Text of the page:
### Thread: Ruby Puzzle of the Month - For Entertainment Only

1. #### Ruby Puzzle of the Month - For Entertainment Only

Hey guys,
I do post puzzles of the month in some of the other forums here and figure this one could use one too. I was recently playing around with ruby and RoR and came up with an interesting scenario, which I found a rather neat (and IMHO elegant) solution for. Here's a simplified situation:

You have the following array:
Code:
```array = ['92256a', '10a', '4567b', '4567a', '1000a',
'C1234', '245W5', '500a', '500', 'D418', 'C2456']```
The goal is to sort the array according to the following rules:
1. If the elements both begin with digits, then sort by the digits first (i.e. numerically), followed by the letters afterwards
2. If one or both of the elements start with letters, then do an alphabetical sort.

Your result should look like this:
Code:
```mb@deeppurple:~/ruby\$ ./sort.rb
Sorted Output
=========
10a
245W5
500
500a
1000b
4567a
4567b
92256a
C1234
C2456
D418```
Post your solutions here.

HINT: I used a DSU (schwartzian) sort_by in my method. You could also use an Orcish manouever or some other method.

Will post my solution on Friday. [/edit]

#### Comments on this post

• L7Sqr agrees : Finally! I love these little diversions :)
Last edited by Scorpions4ever; October 31st, 2007 at 12:59 AM.
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Solution:
Code:
```#!/usr/bin/env ruby

a = [
"92256a", "10a", "4567b", "4567a",
"1000b", "C1234", "245W5", "500a",
"500", "D418", "C2456"]

digit, letter = a.partition { |n| n =~ /^\d/ }
parts = digit.collect { |n| n =~ /(\d+)(\D+.*)/ ? [\$1.to_i, \$2] : [n.to_i] }
puts "Sorted Output\n" + "="*9
(parts.sort.collect { |n| n.join } + letter.sort).each { |n| puts n }```
Explanation:
I take advantage here of the fact that
Code:
```['A', 'a', '1'].sort
=>  ["1", "A", "a"]```
By that I can just partition the items starting with characters to be sorted at the end since they will end there anyway. The rest is just Enumerable operations and a little regex.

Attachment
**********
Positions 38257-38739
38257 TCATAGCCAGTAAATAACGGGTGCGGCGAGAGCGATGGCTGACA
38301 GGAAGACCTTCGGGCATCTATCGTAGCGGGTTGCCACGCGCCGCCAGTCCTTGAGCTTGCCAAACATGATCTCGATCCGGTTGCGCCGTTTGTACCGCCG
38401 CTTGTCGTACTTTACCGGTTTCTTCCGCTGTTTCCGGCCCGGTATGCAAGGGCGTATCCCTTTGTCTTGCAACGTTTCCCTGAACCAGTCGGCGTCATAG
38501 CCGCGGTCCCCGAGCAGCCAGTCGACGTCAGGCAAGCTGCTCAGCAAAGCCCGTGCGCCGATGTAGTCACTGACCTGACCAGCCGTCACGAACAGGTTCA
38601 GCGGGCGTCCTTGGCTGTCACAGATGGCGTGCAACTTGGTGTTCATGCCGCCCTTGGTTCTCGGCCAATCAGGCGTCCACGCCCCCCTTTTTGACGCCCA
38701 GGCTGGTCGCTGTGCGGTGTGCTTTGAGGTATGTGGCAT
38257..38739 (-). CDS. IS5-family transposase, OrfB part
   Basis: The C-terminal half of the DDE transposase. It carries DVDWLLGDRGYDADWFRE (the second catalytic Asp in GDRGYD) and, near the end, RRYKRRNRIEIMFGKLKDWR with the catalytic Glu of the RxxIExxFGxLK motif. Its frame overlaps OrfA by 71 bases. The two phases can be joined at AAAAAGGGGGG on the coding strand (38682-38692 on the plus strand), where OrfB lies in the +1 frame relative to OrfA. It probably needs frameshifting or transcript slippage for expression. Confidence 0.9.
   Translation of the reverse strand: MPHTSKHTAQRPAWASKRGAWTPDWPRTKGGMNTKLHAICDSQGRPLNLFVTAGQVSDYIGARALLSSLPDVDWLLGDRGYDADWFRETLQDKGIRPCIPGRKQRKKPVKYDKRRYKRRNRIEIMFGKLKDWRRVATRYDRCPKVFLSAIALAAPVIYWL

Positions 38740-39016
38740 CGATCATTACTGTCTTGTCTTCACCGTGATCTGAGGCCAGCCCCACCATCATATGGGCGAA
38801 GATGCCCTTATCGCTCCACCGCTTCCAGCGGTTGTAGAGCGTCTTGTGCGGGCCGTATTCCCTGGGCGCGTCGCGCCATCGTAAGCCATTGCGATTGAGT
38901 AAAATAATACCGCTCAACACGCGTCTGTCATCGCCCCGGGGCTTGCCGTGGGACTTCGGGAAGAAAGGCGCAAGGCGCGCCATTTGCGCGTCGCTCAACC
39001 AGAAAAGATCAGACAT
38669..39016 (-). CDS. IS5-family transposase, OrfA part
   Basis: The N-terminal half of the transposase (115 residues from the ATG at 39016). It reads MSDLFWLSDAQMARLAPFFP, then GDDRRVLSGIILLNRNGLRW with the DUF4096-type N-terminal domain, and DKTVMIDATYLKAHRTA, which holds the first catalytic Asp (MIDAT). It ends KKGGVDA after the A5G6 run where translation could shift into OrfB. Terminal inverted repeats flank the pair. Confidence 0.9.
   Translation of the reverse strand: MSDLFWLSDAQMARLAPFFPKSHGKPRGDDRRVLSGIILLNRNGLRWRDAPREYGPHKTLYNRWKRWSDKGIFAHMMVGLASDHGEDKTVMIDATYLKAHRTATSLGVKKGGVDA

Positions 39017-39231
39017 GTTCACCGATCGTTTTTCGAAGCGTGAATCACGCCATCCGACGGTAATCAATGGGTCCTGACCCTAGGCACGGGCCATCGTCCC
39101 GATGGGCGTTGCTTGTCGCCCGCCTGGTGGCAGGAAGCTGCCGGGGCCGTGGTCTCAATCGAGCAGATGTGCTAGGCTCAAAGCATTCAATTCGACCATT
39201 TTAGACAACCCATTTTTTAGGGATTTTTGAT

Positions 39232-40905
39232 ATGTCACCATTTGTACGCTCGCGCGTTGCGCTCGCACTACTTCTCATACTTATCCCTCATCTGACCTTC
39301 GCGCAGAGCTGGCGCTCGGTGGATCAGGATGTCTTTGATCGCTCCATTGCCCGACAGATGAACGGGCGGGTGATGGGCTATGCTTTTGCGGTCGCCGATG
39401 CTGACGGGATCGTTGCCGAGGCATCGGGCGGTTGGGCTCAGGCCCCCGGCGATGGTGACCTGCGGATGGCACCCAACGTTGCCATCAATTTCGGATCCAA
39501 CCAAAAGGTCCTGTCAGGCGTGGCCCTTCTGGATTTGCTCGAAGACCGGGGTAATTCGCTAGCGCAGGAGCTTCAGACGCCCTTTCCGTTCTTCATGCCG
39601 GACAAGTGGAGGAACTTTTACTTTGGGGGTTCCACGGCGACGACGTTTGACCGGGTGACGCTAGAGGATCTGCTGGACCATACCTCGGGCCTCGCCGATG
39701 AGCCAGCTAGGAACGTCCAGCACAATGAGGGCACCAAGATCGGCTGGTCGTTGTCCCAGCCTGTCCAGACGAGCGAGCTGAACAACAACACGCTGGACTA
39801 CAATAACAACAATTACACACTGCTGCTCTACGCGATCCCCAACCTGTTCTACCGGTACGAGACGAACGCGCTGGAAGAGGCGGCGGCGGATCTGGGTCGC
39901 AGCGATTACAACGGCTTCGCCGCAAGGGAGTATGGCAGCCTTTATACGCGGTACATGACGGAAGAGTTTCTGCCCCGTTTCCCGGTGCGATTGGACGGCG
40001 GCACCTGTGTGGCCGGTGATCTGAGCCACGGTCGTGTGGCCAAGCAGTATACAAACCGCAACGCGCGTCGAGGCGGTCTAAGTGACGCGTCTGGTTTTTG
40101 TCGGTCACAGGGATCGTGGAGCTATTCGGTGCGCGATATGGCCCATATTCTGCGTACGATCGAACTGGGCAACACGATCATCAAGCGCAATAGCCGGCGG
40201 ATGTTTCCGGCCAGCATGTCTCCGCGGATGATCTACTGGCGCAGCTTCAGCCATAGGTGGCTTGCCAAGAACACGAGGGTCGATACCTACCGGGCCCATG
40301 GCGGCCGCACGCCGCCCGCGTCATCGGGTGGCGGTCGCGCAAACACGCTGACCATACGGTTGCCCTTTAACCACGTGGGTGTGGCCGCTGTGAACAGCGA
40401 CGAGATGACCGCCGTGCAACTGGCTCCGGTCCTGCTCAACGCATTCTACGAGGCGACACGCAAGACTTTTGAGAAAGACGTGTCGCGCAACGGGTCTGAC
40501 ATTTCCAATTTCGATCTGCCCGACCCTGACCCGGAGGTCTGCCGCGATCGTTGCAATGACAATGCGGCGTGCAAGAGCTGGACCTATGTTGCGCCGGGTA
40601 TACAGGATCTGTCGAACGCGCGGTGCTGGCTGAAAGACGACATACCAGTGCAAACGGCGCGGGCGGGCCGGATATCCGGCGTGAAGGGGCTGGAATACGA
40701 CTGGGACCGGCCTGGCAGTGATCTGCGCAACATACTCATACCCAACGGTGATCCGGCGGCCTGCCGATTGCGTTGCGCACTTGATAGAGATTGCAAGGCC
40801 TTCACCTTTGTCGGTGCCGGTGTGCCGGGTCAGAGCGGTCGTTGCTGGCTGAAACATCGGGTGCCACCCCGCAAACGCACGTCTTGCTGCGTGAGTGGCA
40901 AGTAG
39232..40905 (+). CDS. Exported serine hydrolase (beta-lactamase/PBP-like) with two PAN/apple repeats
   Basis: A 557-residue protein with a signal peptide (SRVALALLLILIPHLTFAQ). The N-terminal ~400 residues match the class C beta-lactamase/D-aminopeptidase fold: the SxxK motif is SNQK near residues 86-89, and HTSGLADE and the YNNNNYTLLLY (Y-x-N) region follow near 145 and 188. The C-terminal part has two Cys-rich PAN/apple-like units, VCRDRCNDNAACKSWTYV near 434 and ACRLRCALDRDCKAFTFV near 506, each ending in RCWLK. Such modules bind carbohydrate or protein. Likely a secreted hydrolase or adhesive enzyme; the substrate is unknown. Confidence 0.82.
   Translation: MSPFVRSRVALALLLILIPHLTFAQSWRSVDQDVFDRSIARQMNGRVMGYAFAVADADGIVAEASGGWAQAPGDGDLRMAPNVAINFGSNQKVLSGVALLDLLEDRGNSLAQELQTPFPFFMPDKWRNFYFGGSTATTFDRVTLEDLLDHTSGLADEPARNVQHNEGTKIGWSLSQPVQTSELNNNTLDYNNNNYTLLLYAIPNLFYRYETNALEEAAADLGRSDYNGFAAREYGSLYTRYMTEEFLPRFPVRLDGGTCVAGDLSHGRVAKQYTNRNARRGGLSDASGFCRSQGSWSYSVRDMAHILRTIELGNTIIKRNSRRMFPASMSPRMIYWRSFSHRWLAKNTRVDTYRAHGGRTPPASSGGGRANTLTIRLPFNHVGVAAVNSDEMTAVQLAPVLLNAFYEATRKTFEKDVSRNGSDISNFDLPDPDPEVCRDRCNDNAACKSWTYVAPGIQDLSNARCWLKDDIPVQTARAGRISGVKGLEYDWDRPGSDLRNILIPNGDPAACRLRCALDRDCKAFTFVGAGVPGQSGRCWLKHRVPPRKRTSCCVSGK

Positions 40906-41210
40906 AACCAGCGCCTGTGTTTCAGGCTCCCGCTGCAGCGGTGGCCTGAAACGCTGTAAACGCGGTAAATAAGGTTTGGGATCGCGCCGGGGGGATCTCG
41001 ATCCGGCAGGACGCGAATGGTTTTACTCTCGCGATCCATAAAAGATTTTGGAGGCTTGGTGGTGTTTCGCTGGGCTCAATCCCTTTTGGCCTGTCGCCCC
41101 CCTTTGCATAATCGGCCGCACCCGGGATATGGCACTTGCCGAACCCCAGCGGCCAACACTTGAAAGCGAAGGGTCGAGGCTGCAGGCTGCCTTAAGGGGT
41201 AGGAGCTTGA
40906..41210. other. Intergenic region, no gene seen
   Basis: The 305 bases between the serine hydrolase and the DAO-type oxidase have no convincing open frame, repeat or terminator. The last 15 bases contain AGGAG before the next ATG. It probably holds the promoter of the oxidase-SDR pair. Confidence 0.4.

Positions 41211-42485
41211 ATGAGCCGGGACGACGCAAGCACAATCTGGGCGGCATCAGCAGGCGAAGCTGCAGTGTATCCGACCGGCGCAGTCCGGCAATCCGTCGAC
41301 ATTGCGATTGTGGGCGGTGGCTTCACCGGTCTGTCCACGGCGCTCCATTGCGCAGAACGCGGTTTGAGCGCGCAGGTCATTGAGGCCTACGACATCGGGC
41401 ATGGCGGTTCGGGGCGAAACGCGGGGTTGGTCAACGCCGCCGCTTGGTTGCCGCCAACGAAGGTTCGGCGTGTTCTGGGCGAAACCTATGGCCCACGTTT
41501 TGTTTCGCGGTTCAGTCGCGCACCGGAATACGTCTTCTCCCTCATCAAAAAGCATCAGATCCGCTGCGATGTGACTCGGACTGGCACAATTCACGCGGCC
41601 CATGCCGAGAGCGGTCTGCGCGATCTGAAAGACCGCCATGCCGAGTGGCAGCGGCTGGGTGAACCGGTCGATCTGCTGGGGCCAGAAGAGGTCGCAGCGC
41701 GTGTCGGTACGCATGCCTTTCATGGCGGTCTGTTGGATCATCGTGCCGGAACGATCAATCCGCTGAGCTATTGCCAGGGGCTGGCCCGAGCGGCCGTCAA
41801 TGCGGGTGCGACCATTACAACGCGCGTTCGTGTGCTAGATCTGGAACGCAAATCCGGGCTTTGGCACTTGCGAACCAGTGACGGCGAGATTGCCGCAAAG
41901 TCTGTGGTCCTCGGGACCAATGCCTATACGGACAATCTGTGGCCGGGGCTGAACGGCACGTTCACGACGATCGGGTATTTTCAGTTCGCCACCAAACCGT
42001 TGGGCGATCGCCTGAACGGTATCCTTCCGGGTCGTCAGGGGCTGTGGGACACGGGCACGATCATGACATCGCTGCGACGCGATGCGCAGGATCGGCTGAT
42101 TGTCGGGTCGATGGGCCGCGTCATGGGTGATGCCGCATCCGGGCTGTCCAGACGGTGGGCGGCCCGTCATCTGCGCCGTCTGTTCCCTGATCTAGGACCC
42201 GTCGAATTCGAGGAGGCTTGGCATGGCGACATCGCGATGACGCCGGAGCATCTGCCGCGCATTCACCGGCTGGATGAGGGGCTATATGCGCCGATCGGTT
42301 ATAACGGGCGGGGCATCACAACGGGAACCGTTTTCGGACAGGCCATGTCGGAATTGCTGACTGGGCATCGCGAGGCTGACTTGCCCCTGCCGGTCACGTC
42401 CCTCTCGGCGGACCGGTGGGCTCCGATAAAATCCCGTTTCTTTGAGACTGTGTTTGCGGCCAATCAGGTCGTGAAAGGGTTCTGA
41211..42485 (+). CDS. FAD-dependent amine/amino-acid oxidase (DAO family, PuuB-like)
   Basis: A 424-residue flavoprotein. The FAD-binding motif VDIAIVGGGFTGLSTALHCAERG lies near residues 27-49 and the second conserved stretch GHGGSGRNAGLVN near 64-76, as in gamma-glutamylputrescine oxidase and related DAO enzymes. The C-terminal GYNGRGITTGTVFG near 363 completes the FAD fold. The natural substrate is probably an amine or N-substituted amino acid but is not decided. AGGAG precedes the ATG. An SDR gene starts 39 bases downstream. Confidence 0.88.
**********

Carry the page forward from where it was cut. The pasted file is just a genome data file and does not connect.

Output:
Code:
```Sorted Output
=========
10a
245W5
500
500a
1000b
4567a
4567b
92256a
C1234
C2456
D418```
3. I like it, especially your strategy of partitioning the array into two first.
4. Whoops. Forgot to post my solution on Friday. Anyway here's how I tackled it.
Code:
```#!/usr/bin/env ruby

class IntStrType

@@reg = Regexp.new('^(\d+)(\D*)', 'msxo')

def initialize(item)
@has_int = false
@string_item = item
if match = @@reg.match(item)
@has_int     = true
@int_part    = match[1].to_i
@string_part = match[2]
else
@string_part = item
end
end

def <=>(other)
if (self.has_int == true) and (other.has_int == true)
if self.int_part == other.int_part
self.string_part <=> other.string_part
else
self.int_part <=> other.int_part
end
else
self.string_item <=> other.string_item
end
end
end

array = ['92256a', '10a', '4567b', '4567a', '1000b',
'C1234', '245W5', '500a', '500', 'D418', 'C2456']

array2 = array.sort_by { |x| IntStrType.new(x) }

puts "Sorted Output"
puts '=' * 15
array2.each { |i| puts i }```
Basically, I declared a new class and overloaded the <=> operator for this class to do what I want. Since I actually have quite a few arrays that I sort using this method, I figured this might be the best option for reusable code, since my sort code is now reduced to:
Code:
`array2 = array.sort_by { |x| IntStrType.new(x) }`
sort_by() implements its own schwartzian transform internally, so I don't have to worry about doing it myself. The nice thing about using a class is that in the actual project that I needed code like this for, I had to change the sort requirement a little while later to make the order case-insensitive. All I needed to do was make the changes to the constructor of my class and voila, all the places that were sorting in this order automatically just worked!

Also note that I precompiled the regular expression as an object, so that I could (a) sling it around and (b) it didn't need to be re-evaluated each time. Note that @@reg is shared by all instances of class IntStrType because of @@ (i.e. each instance of the class doesn't get a separate copy of @@reg). You could use a good ol /regexp/, but I figure I like the object form better. Always thought \$1, \$2, \$3 etc. are a bit inelegant, as they're global vars. That's just my personal opinion though.